THE POLITICS OF SCHOOLING
"We need not quibble about Disney as a serious cultural phenomenon," says Peter Michelson. "We are obliged, willy-nilly, to find out what he teaches. For Disney lives. He is timeless, everywherethe artistic extension of the McGuffey Reader, and there is no keeping our children from his school."
The United States appears to be in the midst of a social and cultural upheaval regarding both how it views children and how it expresses its concerns for them. Recent tragedies such as the murder of JonBenét Ramsey, the child beauty queen, and the school shootings in Jonesboro, Arkansas; Pearl, Mississippi; Paducah, Kentucky; and Springfield, Oregon invoke the fear that childhood innocence is being eclipsed in contemporary American society. Such fears mobilize public concerns about the growing threat to children's safety and well-being. But the nation is also coping with the increasing and even convenient collapse of the boundaries between children and adults through an eager exoneration of adults, reflected in state legislation authorizing that kids as young as fourteen be prosecuted and sentenced as adults. Children are now seen as both troubled and troubling, as the mood of the country shifts from viewing children as a social investment to containing or even punishing them through expanding surveillance laws, harsher criminal codes, and the dismantling of traditional safety nets such as child welfare, health care, and school nutrition programs.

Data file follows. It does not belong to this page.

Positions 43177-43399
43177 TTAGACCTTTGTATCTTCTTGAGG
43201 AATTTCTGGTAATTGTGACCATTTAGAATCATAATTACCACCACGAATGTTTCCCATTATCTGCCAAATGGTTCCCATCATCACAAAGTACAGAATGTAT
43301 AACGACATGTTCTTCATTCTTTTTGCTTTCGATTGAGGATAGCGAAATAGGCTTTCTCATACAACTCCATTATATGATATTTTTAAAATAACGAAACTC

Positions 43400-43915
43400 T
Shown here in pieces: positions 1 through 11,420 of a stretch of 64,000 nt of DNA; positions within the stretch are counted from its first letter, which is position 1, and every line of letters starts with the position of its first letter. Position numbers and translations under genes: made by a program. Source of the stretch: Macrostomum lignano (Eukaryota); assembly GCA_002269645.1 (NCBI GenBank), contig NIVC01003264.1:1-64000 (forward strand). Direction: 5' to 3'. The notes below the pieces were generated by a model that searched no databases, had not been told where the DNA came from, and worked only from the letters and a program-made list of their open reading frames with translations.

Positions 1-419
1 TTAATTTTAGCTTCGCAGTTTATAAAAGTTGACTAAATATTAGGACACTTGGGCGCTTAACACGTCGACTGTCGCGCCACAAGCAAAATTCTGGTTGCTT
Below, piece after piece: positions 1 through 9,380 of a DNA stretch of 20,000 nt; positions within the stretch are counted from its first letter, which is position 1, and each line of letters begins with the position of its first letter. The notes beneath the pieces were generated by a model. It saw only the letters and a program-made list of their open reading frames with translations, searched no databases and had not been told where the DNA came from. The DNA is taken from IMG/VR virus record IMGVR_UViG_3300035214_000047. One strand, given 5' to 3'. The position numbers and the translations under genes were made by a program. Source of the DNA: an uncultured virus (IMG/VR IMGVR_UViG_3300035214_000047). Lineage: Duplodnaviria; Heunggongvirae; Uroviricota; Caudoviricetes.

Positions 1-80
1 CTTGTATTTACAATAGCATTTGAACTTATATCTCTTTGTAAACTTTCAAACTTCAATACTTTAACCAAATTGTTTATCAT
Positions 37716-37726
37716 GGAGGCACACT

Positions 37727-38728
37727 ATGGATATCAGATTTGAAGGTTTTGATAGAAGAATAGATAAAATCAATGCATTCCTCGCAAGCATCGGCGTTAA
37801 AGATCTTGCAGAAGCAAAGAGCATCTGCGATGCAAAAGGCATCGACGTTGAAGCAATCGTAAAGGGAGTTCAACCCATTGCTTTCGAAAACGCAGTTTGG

James Wagoner, the president of the social services organization Advocates for Youth, argues that the death of innocence has less to do with public concern over the fate of the nation's children than with blaming children for the very problems that society creates for them. He writes, "Young people have been portrayed almost universally as a set of problems to be managed by society: juvenile crime, teenage pregnancy, drug use.... That concept has taken such deep root that various institutions are permeated by it, and there's not enough of the other view, of youth as an asset, a group of people with their own perspectives on things who do pretty well." The scapegoating of young people, especially those who are poor and racial minorities, points to the loss of childhood innocence, to a crisis in public discourse, and to a growing inability on the part of society to affirm and act on the principles of social justice, equity, and democratic community. As the quality of public life diminishes, not only do the most vulnerable and powerless of our population suffer, such as children, the needy, and the elderly, but also we lose, as a nation, a common vocabulary for defining and reforming those public spheres that are vital to developing and defending the meaning and experience, of democratic life.
When school shooter Kipland Kinkel of Springfield, Oregon, was asked about a recent family trip to Disneyland, the youngster replied that he wanted to "punch Mickey Mouse in the nose." Although Kinkel appears to be deeply disturbed, his comment begs for a consideration of the tensions that many youth must feel about, on the one hand, the cultural iconography of Disney as a purveyor of innocence and family fun and, on the other, the harsh realities of coming of age in a society that is not only weary of its youth but also repeatedly demonstrates that kids don't count for much except as consumers. Kinkel's comment also suggests that we consider whose hunger for innocence and absolution is being satisfied by the yearly family pilgrimage of middle-class America to the Magic Kingdom.